Plot-wise I rather liked this book. I liked the expansion of the world, I liked the subplots of the side characters. I like Chaol and I really like Manon. The witch subplot chapters were some of my favorites, and I really like how she’s been developing and how her thirteen are actually starting to get personalities. When she was introduced last book, I found her interesting but her chapters were kinda flat. Aside from Manon herself, none of the characters in them were really given any opportunity to show that they were more than cardboard cut-outs. This book allowed for that, and I think that Manon’s First is one of my favorite characters in the series now. She’s pretty great.

Another thing I liked seeing was the friendship that developed between Aelin and one of the female characters that was mentioned earlier in the series and then forgotten about. She reappears in this book and actually gets a good dose of character development. It’s always nice to see a movie or book pass the Bechdel test, man. Just because a book has a main female lead doesn’t mean it passes, and it’s a bit sad that fails are so common. I think this relationship in particular is what made me dislike Aelin less in this book than I have in the others. I feel like this friendship was a much needed dynamic, and I hope it lasts.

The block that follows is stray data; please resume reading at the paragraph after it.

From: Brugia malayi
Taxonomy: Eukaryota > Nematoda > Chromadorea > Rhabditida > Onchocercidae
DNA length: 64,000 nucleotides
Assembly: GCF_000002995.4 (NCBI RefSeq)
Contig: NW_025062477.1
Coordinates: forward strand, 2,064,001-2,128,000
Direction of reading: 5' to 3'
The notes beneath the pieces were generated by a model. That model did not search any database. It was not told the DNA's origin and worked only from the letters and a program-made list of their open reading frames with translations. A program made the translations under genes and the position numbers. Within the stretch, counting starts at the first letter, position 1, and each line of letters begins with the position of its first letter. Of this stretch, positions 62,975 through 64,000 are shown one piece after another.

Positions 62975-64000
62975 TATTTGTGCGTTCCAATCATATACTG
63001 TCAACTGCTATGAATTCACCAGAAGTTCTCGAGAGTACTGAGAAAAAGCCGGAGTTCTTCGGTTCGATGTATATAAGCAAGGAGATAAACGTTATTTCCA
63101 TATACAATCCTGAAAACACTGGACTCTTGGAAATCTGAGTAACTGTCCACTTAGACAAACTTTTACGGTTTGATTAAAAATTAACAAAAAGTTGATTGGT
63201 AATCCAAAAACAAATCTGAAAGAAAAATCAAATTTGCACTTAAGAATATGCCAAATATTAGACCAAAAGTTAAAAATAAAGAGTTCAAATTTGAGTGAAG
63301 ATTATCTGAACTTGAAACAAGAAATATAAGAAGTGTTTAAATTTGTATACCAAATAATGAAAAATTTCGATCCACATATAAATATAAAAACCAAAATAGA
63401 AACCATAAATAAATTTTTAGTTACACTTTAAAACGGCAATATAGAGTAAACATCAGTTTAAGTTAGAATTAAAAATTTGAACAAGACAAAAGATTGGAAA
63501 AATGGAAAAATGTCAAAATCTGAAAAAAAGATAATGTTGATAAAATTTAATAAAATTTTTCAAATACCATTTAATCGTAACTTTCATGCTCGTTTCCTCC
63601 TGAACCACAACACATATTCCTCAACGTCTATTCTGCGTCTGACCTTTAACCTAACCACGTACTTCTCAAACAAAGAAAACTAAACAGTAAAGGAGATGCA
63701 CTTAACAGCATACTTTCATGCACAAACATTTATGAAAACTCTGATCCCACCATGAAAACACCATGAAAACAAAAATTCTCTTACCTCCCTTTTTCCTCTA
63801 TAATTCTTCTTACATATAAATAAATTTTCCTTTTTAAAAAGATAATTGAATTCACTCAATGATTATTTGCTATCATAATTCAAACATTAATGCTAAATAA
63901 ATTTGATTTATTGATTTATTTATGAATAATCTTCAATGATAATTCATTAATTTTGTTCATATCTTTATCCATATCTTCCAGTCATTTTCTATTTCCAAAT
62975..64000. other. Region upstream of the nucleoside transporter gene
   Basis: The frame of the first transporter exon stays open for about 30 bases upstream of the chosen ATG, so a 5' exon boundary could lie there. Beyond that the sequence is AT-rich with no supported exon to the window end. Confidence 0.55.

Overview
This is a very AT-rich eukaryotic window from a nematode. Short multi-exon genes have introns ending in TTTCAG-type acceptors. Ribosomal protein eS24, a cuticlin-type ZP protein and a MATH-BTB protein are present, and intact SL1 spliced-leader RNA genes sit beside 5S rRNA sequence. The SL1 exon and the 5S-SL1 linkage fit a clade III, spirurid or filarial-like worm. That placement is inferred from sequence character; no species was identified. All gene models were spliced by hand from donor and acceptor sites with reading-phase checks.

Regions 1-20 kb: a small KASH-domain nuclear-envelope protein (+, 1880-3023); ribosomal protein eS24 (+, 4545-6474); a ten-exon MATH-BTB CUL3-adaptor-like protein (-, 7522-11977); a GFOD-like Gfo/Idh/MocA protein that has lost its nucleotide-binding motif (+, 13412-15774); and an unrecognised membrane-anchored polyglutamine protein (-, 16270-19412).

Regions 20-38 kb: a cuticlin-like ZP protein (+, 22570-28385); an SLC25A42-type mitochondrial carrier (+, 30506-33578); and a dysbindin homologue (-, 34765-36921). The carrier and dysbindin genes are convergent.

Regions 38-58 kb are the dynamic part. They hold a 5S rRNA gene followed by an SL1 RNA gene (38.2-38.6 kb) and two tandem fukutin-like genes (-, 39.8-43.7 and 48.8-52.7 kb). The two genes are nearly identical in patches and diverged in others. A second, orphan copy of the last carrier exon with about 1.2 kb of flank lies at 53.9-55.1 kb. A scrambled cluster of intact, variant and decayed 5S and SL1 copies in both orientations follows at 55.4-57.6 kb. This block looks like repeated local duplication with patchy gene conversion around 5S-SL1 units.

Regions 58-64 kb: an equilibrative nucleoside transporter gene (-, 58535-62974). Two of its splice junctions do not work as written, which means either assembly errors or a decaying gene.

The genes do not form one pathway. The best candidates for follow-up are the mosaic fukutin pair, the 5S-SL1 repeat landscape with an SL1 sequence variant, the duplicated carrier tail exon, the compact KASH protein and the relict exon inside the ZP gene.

And finally, as mentioned above, I flew through it. The writing was compelling enough to keep me reading for over a hundred pages a day, and that is the main reason why I liked it so much. The book was fun. It was enjoyable to read, and I found myself unable to put it down. It made me wanna break my book buying ban so I could go get the fifth one (but I didn’t, I’m making myself wait).

So overall, despite the issues this book has, I did rather like it, and I’m looking forward to the fifth one.

4.25/5 stars